National Trust gives Victorian-era tourist attraction a new lease of life
A Victorian-era tourist attraction that once drew crowds from across the country has been given a new lease of life thanks to the National Trust.
The giant boulder of Bowder Stone in Keswick, Cumbria, became a famous stop off for thrill-seekers when a flimsy wooden ladder was first installed by eccentric local landowner Joseph Pocklington in 1798.
Such was its fame that John Atkinson Grimshaw, recognised as one of the most popular artists at the time, painted it at some point between 1863 and 1868 standing prominently in the valley.
The National Trust, which cares for the stone, has installed a new nine-metre metal ladder to allow tourists to follow in the footsteps of their predecessors.
The Bowder Stone is approximately nine metres high and 15 metres wide, and is estimated to weigh 1,253 tonnes.
It is thought to have fallen from the crags above after the last ice age, coming to rest at its current improbable angle.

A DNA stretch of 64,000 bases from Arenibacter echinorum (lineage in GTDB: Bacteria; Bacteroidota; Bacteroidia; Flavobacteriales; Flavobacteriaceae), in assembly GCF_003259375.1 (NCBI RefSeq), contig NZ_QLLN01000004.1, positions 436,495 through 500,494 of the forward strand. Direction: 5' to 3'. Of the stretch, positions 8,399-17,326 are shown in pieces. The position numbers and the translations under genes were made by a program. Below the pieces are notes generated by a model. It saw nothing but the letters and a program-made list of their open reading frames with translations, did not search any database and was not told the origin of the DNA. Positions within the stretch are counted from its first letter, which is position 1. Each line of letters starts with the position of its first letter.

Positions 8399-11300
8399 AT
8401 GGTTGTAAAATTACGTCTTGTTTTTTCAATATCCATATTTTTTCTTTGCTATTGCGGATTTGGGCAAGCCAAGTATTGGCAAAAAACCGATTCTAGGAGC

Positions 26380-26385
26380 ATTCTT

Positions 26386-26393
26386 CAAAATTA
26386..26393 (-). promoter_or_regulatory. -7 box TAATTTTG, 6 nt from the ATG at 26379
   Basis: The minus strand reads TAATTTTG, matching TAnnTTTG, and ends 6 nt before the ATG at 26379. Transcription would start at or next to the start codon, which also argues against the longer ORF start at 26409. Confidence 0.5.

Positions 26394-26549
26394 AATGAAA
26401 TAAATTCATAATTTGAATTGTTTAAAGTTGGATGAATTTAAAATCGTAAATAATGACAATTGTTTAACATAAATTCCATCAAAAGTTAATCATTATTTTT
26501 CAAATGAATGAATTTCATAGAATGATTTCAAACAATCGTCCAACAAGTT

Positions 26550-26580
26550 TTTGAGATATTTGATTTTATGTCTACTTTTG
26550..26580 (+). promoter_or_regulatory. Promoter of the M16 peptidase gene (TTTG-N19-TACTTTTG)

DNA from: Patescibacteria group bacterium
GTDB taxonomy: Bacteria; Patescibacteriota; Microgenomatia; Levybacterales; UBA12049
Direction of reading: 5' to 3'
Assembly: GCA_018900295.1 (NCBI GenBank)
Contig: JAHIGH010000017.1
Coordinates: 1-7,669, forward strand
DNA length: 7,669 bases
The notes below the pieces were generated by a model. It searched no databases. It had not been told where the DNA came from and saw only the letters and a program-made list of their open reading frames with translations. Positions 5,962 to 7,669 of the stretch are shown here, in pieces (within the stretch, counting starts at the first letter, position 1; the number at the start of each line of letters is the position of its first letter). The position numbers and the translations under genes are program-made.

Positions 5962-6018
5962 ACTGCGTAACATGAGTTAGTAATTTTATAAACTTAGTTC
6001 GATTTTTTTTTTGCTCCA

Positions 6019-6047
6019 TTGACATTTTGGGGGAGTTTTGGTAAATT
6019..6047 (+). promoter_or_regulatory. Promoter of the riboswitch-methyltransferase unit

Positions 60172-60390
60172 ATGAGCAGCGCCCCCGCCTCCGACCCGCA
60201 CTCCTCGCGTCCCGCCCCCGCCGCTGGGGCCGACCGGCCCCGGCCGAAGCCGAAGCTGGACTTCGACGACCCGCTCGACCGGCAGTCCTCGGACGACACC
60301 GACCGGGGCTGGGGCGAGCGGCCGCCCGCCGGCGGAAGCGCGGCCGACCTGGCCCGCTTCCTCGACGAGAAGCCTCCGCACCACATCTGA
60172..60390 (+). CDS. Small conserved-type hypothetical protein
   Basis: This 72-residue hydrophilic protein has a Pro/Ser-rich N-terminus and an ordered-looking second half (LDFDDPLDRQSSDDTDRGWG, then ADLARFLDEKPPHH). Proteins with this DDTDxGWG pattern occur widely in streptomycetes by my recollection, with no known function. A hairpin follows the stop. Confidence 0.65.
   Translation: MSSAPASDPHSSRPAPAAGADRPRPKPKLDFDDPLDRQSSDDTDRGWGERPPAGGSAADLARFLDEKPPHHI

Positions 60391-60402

Two hundred years on, it is partially hidden by important woodland which has grown around it.
National Trust curator Harvey Wilkinson said: “This is about restoring the excitement of a visit to one of the strangest and at one time the most famous Lake District attraction.
“The Bowder Stone is a powerful reminder of change in the landscape, viewed through the eyes of the painters, poets and writers who portrayed it.
“The once visible landmark is now very much a hidden treasure, part of the evolving story of this landscape.
Jessie Binns, National Trust visitor experience and engagement manager, said: “When the Victorians stood on the top of the stone they would have been able to clearly see the high and central fells.
“However, today’s visitor will instead find themselves surrounded by tree tops, mostly birch and oak. And depending on the time of the year they may also see and hear woodpeckers, tawny owls and large dragonflies like the spectacular golden-ringed dragonfly hunting for insects in the tree canopy.”
The National Trust bought the Bowder Stone in 1910, as part of the purchase of 310 acres of Grange Fell and Borrowdale Birches.